(ChemotherapyAdvisor) – Anti-androgen therapies already widely used for prostate cancer may prove to benefit patients with bladder cancer, suggests preclinical research published in the Proceedings of the National Academy of Sciences.

Bladder tumor progression and metastasis is fueled by protein CD24, which “depends on androgens like testosterone,” explained senior author Dan Theodorescu, MD, PhD, director of the University of Colorado Cancer Center. “By taking away these androgens, we may be able to greatly diminish the proliferative and metastatic power of bladder cancer cells.”

“Overexpression of CD24, a glycosyl phosphatidylinositol-linked sialoglycoprotein, is associated with poor outcome in urothelial carcinoma and contributes to experimental tumor growth and metastasis,” the authors wrote.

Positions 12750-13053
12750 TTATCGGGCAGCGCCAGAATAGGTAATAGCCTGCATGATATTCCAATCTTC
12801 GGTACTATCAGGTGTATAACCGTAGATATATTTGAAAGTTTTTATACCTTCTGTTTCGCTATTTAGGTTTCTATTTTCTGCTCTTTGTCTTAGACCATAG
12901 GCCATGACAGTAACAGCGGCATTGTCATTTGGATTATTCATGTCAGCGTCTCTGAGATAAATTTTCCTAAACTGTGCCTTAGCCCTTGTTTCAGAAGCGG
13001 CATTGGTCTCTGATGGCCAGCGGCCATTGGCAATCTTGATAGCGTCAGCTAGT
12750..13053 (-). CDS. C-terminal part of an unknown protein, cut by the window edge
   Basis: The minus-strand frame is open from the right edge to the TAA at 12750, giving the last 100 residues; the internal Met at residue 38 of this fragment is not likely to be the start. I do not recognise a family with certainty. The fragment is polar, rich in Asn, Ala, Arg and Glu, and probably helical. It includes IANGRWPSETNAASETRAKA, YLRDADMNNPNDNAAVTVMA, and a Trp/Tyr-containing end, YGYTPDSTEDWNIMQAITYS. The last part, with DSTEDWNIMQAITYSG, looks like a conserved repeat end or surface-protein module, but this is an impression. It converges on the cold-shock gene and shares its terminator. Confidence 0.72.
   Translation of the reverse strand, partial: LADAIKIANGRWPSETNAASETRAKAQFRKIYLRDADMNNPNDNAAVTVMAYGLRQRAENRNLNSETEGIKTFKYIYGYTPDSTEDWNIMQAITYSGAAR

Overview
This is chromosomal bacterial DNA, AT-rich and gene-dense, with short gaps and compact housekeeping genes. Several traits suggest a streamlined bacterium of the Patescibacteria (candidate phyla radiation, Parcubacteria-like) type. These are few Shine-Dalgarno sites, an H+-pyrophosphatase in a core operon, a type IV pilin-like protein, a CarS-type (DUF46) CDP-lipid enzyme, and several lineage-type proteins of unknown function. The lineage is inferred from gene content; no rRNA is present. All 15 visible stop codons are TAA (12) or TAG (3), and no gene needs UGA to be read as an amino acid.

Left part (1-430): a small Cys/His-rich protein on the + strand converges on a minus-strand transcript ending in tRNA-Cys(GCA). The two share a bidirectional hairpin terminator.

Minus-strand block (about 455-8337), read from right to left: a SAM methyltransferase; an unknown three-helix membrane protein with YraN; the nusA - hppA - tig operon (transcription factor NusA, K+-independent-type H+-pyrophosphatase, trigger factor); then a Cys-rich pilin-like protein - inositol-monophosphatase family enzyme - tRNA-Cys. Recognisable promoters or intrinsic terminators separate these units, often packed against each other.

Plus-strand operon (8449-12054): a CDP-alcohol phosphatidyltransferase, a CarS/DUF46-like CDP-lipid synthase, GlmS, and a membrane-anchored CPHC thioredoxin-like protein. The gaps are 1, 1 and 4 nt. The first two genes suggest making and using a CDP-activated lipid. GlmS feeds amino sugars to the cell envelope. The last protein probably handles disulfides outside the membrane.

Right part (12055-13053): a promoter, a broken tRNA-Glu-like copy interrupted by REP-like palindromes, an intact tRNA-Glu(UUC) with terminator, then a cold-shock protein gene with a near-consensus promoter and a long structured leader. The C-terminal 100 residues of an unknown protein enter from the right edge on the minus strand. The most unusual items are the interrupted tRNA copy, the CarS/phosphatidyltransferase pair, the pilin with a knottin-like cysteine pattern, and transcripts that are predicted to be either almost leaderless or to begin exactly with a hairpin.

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In chemically-induced mouse bladder tumorigenesis models and studies of human bladder tumors, the authors showed that CD24 expression predicted relapse and shorter disease-free survival (DFS) times, particularly in males.

“Male patients with tumors expressing higher levels of CD24 had shorter disease-free survival times than males whose tumors expressed lower levels of CD24, even in a small (n=35) patient cohort (P=0.045),” the authors wrote.

Androgen deprivation in human bladder cancer cell lines caused declines in CD24 levels and cell proliferation. Adding CD24 protein to cell lines renewed cell proliferation.   

The report offers a “rationale for clinical studies of anti-androgen therapies with bladder cancer, especially in those tumors that happen to test markedly high in CD24 expression,” Dr. Theodorescu said. “The next step is moving this promising therapy to clinical trials with human patients.”

Human bladder cancer rates are higher in men than women, the team notes.